Former World No.1 Venus Williams played her first singles match in nearly a year at the Citi Open on Monday night, but Canadian qualifier Rebecca Marino overcame the seven-time Grand Slam singles champion 4-6, 6-1, 6-4.
Here are three takeaways from Marino's 1-hour, 52-minute come-from-behind victory and Williams' return to singles action:
First-strike control key: In the match between two excellent servers, superiority off of the first delivery was the determining factor. Williams grabbed the one-set lead by winning nearly three-quarters of her first-serve points in the opener, where she never faced a break point.
Marino, though, won 86 percent of her first-service points in a commanding second set, showing that she could hang with Williams' power game, just as she had in their lone prior meeting 12 years ago at the 2010 US Open, where Williams prevailed in two close sets.
Recent form helped Marino surge: Marino, 31, has made a comeback of her own after an absence from tour between 2014 and 2017, and her results have steadily progressed to the point where she cracked the Top 100 last month for the first time since 2014.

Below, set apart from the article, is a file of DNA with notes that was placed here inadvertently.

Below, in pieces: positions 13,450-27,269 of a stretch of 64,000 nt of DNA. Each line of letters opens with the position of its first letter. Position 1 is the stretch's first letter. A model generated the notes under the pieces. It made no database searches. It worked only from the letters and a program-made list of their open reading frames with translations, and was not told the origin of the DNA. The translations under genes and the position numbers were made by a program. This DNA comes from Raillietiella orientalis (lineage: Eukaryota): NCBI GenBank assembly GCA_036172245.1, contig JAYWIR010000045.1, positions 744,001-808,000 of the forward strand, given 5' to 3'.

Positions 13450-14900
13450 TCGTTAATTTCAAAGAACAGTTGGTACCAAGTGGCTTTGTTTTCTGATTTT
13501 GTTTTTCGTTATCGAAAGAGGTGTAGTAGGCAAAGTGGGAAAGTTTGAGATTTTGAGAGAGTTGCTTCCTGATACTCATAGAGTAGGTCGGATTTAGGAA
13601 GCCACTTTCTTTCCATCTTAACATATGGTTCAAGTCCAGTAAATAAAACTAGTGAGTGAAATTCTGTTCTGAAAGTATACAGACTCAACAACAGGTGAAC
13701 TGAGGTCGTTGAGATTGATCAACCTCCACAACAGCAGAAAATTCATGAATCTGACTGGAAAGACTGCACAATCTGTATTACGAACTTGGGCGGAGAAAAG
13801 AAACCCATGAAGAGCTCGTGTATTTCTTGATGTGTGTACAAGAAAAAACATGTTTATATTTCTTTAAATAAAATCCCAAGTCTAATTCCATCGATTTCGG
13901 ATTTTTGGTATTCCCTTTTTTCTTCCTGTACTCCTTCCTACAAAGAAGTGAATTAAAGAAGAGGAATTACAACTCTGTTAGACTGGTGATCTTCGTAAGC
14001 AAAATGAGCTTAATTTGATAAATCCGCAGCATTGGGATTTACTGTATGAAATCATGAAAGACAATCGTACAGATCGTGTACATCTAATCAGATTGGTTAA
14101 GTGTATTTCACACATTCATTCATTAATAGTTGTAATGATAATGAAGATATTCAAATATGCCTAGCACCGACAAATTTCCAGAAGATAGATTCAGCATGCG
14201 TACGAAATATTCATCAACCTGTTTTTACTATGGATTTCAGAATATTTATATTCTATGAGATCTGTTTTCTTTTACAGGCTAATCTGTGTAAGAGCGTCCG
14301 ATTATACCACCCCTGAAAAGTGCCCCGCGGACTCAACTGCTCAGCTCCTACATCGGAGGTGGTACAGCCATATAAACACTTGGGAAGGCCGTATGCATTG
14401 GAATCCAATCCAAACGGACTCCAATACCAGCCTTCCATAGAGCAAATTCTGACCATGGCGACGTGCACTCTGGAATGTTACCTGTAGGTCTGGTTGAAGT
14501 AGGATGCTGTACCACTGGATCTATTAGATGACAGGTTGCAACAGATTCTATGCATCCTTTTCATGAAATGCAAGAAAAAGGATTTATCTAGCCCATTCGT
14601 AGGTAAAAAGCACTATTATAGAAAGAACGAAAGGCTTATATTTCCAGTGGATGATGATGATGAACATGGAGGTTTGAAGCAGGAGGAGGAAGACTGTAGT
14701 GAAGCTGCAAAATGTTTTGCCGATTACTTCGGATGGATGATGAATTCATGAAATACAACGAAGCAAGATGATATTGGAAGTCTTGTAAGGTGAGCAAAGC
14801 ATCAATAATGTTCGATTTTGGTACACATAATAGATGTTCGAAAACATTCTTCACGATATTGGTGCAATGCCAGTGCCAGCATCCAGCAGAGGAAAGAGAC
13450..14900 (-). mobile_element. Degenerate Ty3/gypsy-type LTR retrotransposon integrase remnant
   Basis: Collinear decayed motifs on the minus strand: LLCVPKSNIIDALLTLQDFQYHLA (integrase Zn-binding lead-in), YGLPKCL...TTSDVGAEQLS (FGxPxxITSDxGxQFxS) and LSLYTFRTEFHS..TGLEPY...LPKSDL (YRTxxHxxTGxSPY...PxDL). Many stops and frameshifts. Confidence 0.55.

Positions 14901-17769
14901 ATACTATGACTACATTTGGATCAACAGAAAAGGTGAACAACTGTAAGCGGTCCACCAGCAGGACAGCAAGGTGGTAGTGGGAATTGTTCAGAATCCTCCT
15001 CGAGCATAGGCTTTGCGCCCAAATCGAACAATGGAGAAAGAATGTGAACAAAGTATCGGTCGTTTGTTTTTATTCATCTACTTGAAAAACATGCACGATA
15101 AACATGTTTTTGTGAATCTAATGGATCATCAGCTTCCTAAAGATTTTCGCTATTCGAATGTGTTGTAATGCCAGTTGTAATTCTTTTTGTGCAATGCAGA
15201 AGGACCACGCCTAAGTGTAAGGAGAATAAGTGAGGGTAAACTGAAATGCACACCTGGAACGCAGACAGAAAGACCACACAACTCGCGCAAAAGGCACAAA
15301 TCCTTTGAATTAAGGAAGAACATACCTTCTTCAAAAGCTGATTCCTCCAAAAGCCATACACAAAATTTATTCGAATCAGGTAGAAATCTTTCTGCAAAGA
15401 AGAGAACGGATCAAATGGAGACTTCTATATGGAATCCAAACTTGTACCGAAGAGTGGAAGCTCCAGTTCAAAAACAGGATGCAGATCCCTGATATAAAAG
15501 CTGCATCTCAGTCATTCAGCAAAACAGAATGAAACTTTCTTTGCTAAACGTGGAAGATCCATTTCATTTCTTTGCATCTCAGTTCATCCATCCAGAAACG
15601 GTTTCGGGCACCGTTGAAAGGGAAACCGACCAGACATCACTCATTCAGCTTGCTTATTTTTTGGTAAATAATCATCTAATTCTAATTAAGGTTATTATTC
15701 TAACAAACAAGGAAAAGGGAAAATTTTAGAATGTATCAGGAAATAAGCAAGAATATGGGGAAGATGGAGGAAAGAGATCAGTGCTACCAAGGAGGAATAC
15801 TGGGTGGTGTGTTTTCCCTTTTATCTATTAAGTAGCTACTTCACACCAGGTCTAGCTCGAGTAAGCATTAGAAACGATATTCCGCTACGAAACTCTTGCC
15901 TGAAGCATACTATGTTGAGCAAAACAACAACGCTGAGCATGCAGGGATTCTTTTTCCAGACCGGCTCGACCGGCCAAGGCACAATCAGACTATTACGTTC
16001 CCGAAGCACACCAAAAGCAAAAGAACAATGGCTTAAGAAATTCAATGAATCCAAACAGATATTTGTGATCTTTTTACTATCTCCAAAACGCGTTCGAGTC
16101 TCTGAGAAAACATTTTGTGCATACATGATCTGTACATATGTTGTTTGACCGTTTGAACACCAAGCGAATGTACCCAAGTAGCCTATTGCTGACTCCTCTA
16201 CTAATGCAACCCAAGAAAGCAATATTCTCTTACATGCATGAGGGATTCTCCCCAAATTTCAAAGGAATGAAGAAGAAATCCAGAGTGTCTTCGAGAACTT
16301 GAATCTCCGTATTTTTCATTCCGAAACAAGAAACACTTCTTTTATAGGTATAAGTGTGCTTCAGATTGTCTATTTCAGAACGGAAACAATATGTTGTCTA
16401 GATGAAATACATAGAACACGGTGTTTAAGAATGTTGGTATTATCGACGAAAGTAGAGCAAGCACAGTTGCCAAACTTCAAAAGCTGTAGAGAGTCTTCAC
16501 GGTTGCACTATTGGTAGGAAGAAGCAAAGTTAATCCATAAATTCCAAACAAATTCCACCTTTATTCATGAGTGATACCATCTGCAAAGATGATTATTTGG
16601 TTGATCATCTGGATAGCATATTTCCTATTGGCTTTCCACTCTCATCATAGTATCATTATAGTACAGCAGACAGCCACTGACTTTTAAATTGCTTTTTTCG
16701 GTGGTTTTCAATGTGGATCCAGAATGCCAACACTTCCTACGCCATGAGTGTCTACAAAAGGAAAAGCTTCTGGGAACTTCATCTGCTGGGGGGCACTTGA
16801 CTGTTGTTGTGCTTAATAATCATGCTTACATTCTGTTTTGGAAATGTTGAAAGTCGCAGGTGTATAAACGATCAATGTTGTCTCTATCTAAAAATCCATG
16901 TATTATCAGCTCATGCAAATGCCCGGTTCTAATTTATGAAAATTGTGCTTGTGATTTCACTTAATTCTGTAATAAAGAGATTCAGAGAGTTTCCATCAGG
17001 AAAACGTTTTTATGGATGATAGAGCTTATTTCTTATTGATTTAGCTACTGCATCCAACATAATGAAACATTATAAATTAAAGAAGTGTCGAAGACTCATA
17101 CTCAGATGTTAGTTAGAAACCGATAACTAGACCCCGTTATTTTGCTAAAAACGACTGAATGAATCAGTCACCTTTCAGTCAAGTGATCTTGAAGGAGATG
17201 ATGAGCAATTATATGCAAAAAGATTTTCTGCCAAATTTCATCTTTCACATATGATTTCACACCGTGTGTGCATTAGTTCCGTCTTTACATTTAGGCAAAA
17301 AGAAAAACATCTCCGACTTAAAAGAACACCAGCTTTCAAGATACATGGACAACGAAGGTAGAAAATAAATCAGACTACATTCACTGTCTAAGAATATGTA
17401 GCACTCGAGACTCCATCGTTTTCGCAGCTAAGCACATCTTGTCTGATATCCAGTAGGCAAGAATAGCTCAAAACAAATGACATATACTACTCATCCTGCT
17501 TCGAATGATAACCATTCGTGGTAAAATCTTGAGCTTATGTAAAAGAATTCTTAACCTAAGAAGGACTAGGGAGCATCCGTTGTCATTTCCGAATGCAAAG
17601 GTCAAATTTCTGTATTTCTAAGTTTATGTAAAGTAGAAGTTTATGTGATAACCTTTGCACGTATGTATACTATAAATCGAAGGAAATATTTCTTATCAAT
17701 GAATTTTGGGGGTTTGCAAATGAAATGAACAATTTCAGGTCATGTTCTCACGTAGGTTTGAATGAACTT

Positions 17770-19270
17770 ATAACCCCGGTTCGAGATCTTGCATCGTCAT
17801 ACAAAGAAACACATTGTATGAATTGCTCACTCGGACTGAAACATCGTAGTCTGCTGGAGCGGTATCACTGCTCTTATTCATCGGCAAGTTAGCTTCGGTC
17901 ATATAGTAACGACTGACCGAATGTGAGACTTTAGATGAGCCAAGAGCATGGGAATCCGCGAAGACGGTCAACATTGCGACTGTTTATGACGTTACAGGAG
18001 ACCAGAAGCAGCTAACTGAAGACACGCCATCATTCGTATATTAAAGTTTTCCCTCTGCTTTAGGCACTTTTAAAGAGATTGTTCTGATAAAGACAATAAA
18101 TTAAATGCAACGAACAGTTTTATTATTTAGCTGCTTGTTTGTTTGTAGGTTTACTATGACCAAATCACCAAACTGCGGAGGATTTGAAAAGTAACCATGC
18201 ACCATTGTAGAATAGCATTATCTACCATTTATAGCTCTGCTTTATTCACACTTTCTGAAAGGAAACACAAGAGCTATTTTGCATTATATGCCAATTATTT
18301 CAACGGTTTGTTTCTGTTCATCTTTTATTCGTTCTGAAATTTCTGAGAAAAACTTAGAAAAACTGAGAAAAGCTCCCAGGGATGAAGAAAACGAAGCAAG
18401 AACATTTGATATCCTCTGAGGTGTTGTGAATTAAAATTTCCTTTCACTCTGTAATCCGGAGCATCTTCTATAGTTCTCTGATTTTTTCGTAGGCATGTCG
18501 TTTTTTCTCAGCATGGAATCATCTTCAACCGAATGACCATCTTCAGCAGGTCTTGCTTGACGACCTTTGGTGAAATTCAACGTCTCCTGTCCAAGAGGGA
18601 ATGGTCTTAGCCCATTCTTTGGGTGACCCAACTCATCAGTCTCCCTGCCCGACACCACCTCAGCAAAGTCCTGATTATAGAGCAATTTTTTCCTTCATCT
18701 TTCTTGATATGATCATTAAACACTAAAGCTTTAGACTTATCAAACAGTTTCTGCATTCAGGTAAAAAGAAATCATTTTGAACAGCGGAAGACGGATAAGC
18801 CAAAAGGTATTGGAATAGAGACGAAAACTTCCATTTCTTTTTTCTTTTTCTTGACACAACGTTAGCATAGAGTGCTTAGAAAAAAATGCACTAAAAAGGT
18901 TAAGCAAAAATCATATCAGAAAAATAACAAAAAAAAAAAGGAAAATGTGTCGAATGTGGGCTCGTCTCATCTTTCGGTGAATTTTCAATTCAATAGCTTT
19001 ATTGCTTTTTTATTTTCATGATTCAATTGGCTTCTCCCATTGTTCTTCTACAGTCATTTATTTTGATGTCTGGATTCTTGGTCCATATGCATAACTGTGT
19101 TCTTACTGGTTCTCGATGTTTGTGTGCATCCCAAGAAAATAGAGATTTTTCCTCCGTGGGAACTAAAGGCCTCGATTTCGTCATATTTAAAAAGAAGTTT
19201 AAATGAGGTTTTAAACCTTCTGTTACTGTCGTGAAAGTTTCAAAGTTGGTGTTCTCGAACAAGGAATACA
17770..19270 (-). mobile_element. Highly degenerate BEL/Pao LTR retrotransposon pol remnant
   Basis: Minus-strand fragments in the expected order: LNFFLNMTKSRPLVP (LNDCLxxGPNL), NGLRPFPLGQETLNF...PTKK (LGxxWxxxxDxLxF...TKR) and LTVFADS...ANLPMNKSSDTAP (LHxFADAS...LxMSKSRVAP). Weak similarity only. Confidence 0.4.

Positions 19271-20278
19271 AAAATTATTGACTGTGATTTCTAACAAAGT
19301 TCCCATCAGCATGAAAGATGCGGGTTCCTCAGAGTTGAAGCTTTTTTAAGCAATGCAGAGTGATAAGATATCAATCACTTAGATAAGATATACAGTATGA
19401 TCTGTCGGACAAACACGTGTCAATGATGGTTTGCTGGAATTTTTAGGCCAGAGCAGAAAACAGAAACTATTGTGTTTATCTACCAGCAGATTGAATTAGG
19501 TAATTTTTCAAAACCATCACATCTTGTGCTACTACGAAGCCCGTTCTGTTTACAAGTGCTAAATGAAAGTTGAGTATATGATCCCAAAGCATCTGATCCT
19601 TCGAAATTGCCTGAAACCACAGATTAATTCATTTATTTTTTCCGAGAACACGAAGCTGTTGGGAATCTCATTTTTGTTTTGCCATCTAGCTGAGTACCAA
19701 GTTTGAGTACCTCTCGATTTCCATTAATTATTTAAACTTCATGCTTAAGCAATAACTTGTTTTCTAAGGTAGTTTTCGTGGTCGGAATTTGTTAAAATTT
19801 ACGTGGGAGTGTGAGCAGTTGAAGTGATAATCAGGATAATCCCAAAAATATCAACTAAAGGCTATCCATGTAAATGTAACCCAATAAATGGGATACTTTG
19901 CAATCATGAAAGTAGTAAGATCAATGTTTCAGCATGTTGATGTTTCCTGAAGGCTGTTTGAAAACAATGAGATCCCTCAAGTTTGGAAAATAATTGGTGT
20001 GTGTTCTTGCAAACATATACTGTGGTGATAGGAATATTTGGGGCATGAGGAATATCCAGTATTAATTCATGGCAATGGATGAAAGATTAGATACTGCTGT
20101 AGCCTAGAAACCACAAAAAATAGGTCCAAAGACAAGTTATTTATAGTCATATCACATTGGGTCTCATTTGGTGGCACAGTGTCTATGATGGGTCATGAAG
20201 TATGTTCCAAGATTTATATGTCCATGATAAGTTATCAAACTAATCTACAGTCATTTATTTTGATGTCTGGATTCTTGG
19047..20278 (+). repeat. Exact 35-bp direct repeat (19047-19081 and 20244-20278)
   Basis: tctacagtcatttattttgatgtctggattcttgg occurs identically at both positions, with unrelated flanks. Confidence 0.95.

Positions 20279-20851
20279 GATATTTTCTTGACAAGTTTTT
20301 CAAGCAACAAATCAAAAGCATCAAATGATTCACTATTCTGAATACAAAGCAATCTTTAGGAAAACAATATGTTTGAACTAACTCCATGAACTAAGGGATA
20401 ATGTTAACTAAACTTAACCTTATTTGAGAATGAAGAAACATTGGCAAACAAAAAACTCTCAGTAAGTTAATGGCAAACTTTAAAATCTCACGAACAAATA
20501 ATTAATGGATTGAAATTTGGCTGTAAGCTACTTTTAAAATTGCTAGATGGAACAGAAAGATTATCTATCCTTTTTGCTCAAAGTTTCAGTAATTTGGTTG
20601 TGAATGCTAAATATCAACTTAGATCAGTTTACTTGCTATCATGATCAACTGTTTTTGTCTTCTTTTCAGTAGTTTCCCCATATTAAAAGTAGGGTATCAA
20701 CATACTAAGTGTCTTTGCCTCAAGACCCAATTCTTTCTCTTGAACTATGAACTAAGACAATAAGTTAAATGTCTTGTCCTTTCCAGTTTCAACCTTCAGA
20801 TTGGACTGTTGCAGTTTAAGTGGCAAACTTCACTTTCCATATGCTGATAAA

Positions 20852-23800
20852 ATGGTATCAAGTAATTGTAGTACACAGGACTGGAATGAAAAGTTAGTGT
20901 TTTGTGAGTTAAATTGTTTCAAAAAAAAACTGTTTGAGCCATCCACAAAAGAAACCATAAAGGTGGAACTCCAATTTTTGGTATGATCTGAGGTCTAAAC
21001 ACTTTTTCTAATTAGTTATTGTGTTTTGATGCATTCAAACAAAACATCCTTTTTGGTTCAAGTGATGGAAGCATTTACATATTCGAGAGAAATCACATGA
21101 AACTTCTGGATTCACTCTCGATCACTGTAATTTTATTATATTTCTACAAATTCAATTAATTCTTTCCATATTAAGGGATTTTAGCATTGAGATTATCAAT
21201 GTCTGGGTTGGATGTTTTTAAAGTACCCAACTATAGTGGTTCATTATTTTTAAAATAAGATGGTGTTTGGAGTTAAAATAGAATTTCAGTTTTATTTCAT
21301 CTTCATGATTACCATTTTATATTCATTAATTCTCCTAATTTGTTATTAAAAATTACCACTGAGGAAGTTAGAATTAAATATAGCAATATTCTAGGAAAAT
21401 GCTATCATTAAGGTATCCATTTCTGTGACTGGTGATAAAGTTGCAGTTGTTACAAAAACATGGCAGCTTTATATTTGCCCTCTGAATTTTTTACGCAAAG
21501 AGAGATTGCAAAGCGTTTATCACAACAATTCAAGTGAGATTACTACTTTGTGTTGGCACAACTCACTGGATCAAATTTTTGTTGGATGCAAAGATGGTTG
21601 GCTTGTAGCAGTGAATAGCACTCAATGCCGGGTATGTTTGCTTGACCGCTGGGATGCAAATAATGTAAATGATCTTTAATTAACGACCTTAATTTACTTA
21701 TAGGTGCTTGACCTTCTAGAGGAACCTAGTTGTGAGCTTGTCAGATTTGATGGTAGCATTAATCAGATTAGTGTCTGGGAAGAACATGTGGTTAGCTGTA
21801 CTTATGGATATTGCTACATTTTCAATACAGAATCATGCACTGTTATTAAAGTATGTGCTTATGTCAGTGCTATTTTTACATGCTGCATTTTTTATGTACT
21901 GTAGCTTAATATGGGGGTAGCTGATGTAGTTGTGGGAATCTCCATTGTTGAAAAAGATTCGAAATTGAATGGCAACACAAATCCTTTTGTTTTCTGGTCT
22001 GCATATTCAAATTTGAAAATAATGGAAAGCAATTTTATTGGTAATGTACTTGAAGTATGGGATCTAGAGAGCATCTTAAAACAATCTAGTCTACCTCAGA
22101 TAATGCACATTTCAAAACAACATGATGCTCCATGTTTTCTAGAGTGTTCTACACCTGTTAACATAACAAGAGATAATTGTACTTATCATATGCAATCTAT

The Canadian veteran's recent successes helped in the final set, where Williams led by a break at 4-1. Marino cleaned up her unforced errors as the third set went on, and she found well-placed serves on critical points, including facing break point at 4-3, to sweep the final five games.
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On the other side of the coin, Williams struggled with double faults down the stretch in her singles return. Williams had 13 double faults in the match, including four in her final two service games.
Despite the loss, Williams is back in the mix: Williams, 42, had not played a singles match since a first-round loss to Hsieh Su-wei in Chicago last August, and the American is currently unranked.
But Williams did not come into the Citi Open completely out of match experience. Williams paired with Jamie Murray in the Wimbledon mixed doubles, garnering one win and suffering an narrow second-round loss in one of the best matches of the tournament.
At both Wimbledon and Washington, Williams exhibited good form and fitness against solid players, even in her losses. Williams will now move onto WTA 1000 events in Toronto and Cincinnati, where she is entered over the next two weeks.
"Just a little rusty," Williams said afterward. "I really put myself in good positions in the third set, too. Just trying to shake off some rust. That's just to be expected. All I can do is just play another tournament and play better."